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Profiling, Big Data & Consent Under the GDPR [TrustArc Webinar Slides]

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Watch the webinar on-demand: https://info.trustarc.com/profiling-big-data-consent-gdpr-webinar.html

Required Changes around Profiling & Consent for GDPR Compliance

Some of the most closely followed areas of the GDPR negotiations concerned profiling and consent. Profiling, as defined in Articles 4 & 22, is one of the new provisions in the Regulation which could have a significant impact on businesses seeking to use targeted marketing and other analytics for business growth. Consent remains a legal basis for processing but it’s been restricted under the GDPR and must be “freely given, specific, informed and unambiguous.” There is lots of discussion and privacy scare stories around these two areas alone.

Watch this webinar on-demand where we examine:
- the details of the profiling and consent requirements in the GDPR to help determine what is and isn’t in scope for profiling
- where you can and can’t rely on consent
- what solutions are available and how privacy leaders can work with their business and marketing teams to ensure compliance

To register for upcoming/on-demand webinars visit: https://www.trustarc.com/events/webinar-schedule/

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Profiling, Big Data & Consent Under the GDPR [TrustArc Webinar Slides]

  1. 1. © 2017 TrustArc Inc Proprietary and Confidential Information PRIVACY INSIGHT SERIES Summer / Fall 2017 Webinar Program PRIVACY INSIGHT SERIES Profiling, Big Data & Consent Under the GDPR October 11, 2017
  2. 2. © 2017 TrustArc IncPrivacy Insight Series - trustarc.com/insightseries Thank you for joining the webinar • We will start 2-3 minutes after the hour • This webinar will be recorded – both the recording and slides will be sent out via email later today • Please use the GotoWebinar Control Panel on the right hand side to submit any questions for the speakers 2 “Profiling, Big Data & Consent Under the GDPR”
  3. 3. © 2017 TrustArc IncPrivacy Insight Series - trustarc.com/insightseries Today’s Speakers Mark Webber US Managing Partner, Fieldfisher Helen Huang Sr. Product Manager, TrustArc
  4. 4. © 2017 TrustArc IncPrivacy Insight Series - trustarc.com/insightseries Profiling and Big Data 4
  5. 5. © 2017 TrustArc IncPrivacy Insight Series - trustarc.com/insightseries What is changing? • New definition of profiling • Strengthened individual rights (e.g. automated decision-making) • Greater focus on accountability and governance • Increased transparency requirements • Wider definition of personal data (e.g. location data, online identifiers, technology identifiers etc.)
  6. 6. © 2017 TrustArc IncPrivacy Insight Series - trustarc.com/insightseries Profiling and the GDPR Two key questions: 1) What is profiling under the GDPR? 2) Is it restricted? 6 Not all profiling is legally restricted!
  7. 7. © 2017 TrustArc IncPrivacy Insight Series - trustarc.com/insightseries What is profiling? “…any form of automated processing of personal data consisting of the use of personal data to evaluate certain personal aspects relating to a natural person, in particular to analyse or predict aspects concerning that natural person’s performance at work, economic situation, health, personal preferences, interests, reliability, behaviour, location or movements” (GDPR Article 4) …Targeting …Evaluation… Analytics…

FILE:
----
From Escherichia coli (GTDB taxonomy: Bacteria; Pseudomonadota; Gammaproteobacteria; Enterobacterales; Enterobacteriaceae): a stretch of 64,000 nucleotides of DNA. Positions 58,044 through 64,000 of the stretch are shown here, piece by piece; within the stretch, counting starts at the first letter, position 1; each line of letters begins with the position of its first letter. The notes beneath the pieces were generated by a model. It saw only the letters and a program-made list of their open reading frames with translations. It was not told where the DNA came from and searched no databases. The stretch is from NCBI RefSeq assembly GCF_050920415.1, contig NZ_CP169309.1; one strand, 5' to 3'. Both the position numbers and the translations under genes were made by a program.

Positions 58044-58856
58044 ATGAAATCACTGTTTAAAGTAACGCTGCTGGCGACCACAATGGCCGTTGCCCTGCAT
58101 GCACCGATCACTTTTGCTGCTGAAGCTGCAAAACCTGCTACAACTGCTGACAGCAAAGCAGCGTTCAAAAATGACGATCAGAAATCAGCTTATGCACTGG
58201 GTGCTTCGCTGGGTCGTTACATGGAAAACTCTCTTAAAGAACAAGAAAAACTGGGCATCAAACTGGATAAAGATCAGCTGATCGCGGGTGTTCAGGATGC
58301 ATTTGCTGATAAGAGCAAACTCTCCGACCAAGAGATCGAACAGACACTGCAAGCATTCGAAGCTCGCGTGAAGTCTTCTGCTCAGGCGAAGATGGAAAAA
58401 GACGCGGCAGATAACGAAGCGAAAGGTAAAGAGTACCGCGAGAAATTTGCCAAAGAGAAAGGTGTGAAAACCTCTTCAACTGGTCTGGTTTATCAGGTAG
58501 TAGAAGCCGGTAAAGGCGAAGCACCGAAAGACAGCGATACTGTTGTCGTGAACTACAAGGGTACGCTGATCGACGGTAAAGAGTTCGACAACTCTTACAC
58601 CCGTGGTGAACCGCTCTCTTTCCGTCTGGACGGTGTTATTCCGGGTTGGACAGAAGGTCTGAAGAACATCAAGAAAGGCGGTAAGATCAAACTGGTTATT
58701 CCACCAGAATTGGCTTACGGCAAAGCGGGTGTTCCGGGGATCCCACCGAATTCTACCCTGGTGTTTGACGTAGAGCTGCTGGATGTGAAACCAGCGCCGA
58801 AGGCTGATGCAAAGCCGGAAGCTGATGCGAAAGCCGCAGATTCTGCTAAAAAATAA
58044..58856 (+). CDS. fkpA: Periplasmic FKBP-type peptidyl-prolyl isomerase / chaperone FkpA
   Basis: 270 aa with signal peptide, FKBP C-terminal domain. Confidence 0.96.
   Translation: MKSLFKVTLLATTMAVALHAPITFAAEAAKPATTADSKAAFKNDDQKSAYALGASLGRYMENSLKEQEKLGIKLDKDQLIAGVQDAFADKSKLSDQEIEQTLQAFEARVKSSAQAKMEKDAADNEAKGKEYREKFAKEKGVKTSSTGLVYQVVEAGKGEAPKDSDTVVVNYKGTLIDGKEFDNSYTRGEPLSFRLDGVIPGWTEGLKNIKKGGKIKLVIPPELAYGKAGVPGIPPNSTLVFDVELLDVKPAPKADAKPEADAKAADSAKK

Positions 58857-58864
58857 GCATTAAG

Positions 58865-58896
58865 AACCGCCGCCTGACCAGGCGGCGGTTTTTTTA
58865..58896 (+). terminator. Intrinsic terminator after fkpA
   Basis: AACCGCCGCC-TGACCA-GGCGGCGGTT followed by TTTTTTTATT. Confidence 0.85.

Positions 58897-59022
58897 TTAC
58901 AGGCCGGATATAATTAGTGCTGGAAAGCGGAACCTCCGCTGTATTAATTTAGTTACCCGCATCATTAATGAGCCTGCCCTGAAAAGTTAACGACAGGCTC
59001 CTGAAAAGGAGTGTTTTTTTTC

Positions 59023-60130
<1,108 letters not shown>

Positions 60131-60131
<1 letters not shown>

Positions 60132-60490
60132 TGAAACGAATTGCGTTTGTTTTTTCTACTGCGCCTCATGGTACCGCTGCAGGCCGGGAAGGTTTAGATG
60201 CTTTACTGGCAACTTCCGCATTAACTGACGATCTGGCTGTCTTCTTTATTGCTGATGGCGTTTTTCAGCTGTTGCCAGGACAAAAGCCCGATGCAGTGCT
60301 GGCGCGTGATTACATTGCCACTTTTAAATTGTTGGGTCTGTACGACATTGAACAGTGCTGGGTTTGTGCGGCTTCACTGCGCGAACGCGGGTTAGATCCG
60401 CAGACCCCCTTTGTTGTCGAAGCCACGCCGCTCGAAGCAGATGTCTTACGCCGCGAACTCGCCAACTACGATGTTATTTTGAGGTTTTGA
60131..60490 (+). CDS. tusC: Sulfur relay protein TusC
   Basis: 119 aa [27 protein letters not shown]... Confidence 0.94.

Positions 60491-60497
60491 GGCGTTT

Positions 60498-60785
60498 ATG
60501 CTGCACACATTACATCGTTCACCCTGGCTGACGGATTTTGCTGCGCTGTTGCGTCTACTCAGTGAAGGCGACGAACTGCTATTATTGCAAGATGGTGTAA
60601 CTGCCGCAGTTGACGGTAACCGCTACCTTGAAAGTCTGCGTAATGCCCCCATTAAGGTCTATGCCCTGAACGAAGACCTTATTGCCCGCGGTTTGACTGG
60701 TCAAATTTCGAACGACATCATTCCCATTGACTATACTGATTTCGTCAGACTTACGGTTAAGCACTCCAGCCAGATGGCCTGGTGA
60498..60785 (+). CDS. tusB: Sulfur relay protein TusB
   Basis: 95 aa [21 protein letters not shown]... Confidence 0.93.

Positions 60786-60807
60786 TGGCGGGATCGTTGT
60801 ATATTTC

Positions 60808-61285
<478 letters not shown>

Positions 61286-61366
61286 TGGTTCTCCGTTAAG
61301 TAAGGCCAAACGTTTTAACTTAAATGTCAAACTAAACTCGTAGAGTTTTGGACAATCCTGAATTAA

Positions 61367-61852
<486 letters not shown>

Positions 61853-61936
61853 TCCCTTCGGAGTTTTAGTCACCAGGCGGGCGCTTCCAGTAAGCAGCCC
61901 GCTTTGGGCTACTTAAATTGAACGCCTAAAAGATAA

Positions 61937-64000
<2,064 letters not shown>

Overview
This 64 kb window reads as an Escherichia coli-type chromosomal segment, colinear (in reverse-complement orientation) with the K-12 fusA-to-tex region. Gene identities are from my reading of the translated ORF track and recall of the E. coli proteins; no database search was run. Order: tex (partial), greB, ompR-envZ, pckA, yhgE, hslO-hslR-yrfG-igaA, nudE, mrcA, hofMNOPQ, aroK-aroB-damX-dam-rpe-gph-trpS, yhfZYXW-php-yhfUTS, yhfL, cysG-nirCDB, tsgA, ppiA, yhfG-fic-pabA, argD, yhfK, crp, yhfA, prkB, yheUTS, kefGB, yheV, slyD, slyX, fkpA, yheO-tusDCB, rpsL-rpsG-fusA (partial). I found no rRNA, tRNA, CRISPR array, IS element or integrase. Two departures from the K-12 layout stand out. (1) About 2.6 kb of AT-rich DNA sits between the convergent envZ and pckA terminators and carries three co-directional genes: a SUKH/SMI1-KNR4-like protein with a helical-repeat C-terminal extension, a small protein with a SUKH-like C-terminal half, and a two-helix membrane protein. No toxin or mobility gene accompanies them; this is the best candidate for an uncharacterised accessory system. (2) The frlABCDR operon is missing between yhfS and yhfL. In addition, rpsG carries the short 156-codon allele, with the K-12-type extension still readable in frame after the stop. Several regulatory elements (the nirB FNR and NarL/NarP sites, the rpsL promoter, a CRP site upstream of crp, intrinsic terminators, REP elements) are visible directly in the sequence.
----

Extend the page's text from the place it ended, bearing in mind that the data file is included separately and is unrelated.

8. 8. © 2017 TrustArc IncPrivacy Insight Series - trustarc.com/insightseries Grounds for processing 8 Article 6 GDPR – Lawfulness of processing Processing shall be lawful only if and to the extent that at least one of the following applies: (a) The data subject has given consent to the processing of his or her personal data for one or more specific purposes; (b) processing is necessary for the performance of a contract to which the data subject is party or in order to take steps at the request of the data subject prior to entering into a contract; (c) processing is necessary for compliance with a legal obligation to which the controller is subject; (d) processing is necessary to protect the vital interests of the data subject or of another natural person; (e) processing is necessary for the performance of a task carried out in the public interests or in the exercise of official authority vested in the controller (f) Processing is necessary for the purposes of the legitimate interests pursued by the controller or by a third party, except where such interests are overrriden by the interests or fundamental rights and freedoms of the data subject, in particular where the data subject is a child.
  9. 9. © 2017 TrustArc IncPrivacy Insight Series - trustarc.com/insightseries Grounds for processing (2) • Organisations need to ensure that they have clear “grounds” for lawful processing • Under the GDPR – consent is NOT mandatory…… REQUIRED
  10. 10. © 2017 TrustArc IncPrivacy Insight Series - trustarc.com/insightseries But “consent” is defined… 'consent' of the data subject means “any freely given, specific, informed and unambiguous indication of the data subject's wishes by which he or she, by a statement or by a clear affirmative action, signifies agreement to the processing of personal data relating to him or her” 10
  11. 11. © 2017 TrustArc IncPrivacy Insight Series - trustarc.com/insightseries Relying on consent If relying on consent to collect and use an individual’s personal data, the GDPR says that consent must be: “unambiguous” if the data in question is ordinary, non-sensitive personal data (Art 6 of the GDPR says that “consent” is needed, and Art 4 defines consent to be “unambiguous” - hence “unambiguous” consent); but “explicit” if the data in question is sensitive personal data (i.e. relates to any of the categories of sensitive data listed in Art 9(1) of the GDPR, such as physical or mental health data, racial or ethnic origin, and so on)  I Agree 11